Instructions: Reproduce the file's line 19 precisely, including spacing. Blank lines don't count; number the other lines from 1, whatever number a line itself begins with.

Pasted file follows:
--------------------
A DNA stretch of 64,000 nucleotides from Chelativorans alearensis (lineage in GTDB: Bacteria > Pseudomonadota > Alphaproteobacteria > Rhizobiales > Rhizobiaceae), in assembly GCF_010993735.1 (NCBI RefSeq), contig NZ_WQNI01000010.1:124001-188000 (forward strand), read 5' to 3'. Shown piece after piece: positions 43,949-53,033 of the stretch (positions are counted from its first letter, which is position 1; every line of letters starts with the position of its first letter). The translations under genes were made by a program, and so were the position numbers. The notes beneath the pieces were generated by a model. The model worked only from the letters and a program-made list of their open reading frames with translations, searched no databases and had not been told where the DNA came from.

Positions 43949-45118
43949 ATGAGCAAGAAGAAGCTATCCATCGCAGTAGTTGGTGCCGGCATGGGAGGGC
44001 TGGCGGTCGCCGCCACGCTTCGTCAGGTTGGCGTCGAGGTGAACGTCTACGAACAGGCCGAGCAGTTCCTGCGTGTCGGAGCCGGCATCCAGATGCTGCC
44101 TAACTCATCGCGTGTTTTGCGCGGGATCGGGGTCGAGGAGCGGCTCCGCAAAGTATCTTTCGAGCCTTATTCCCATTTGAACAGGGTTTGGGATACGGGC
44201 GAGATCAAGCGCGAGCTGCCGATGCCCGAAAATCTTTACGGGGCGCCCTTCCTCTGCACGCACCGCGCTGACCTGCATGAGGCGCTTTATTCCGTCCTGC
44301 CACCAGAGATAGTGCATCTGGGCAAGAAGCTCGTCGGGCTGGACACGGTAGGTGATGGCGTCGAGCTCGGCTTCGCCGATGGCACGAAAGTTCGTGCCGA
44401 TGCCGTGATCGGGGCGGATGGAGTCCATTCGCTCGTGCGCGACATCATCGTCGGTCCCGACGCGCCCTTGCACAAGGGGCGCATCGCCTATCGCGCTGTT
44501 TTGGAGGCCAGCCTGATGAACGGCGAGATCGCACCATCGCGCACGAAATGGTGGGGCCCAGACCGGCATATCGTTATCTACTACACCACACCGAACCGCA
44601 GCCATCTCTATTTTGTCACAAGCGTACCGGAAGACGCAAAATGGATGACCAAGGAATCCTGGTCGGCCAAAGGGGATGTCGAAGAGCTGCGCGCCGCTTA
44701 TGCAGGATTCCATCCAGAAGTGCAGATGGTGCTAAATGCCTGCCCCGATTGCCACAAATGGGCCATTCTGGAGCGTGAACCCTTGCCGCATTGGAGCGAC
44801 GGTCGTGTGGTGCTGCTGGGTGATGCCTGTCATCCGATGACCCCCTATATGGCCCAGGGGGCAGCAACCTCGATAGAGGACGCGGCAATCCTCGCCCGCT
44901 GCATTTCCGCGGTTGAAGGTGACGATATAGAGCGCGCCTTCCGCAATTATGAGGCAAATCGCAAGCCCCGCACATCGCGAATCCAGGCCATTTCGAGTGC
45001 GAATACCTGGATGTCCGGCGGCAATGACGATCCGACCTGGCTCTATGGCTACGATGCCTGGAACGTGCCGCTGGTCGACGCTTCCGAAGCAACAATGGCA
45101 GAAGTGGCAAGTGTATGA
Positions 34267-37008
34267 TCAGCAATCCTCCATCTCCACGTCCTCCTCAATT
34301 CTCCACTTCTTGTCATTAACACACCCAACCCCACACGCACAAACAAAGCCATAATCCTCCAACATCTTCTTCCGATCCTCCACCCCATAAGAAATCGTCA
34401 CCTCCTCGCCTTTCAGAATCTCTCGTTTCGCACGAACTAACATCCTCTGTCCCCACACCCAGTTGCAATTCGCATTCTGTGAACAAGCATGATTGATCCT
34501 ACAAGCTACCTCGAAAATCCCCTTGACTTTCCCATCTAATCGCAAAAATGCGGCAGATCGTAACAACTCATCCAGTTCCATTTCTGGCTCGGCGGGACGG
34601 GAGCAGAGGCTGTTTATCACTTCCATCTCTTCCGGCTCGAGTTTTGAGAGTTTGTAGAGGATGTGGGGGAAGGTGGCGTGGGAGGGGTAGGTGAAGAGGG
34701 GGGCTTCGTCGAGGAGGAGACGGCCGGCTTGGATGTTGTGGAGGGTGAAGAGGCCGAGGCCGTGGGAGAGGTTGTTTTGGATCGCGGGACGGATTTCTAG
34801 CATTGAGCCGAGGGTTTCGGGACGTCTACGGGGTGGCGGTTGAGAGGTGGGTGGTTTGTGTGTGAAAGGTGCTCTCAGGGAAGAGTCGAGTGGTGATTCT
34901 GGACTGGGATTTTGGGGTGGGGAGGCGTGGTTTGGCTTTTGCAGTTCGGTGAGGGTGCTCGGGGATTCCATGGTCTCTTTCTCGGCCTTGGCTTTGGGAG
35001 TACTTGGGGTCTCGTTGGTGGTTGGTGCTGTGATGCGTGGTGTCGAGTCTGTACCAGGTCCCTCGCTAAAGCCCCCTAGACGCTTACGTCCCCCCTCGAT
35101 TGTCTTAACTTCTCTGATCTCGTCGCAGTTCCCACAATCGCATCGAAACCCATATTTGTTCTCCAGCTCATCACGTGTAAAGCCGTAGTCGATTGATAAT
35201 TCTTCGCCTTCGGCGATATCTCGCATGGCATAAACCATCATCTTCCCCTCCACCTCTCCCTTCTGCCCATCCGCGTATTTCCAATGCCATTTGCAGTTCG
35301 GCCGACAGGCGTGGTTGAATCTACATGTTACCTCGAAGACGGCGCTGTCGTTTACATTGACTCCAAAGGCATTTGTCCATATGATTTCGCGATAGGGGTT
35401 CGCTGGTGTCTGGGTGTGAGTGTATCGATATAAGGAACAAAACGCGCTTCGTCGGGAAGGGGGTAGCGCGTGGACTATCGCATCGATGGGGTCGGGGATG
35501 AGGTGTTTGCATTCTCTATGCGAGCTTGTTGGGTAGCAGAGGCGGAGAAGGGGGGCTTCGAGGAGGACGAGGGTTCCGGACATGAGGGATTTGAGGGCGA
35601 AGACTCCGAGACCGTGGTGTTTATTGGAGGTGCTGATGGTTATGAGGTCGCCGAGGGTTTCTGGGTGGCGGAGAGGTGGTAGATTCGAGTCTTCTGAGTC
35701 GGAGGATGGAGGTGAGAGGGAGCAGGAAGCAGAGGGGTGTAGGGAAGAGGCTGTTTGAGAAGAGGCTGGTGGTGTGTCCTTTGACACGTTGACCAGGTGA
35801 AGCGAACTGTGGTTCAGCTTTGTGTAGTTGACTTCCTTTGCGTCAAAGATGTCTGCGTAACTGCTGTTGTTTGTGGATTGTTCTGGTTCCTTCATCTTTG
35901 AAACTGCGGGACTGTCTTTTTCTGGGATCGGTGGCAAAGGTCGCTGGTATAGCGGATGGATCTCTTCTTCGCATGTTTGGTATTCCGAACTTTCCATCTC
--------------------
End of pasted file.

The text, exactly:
34401 CCTCCTCGCCTTTCAGAATCTCTCGTTTCGCACGAACTAACATCCTCTGTCCCCACACCCAGTTGCAATTCGCATTCTGTGAACAAGCATGATTGATCCT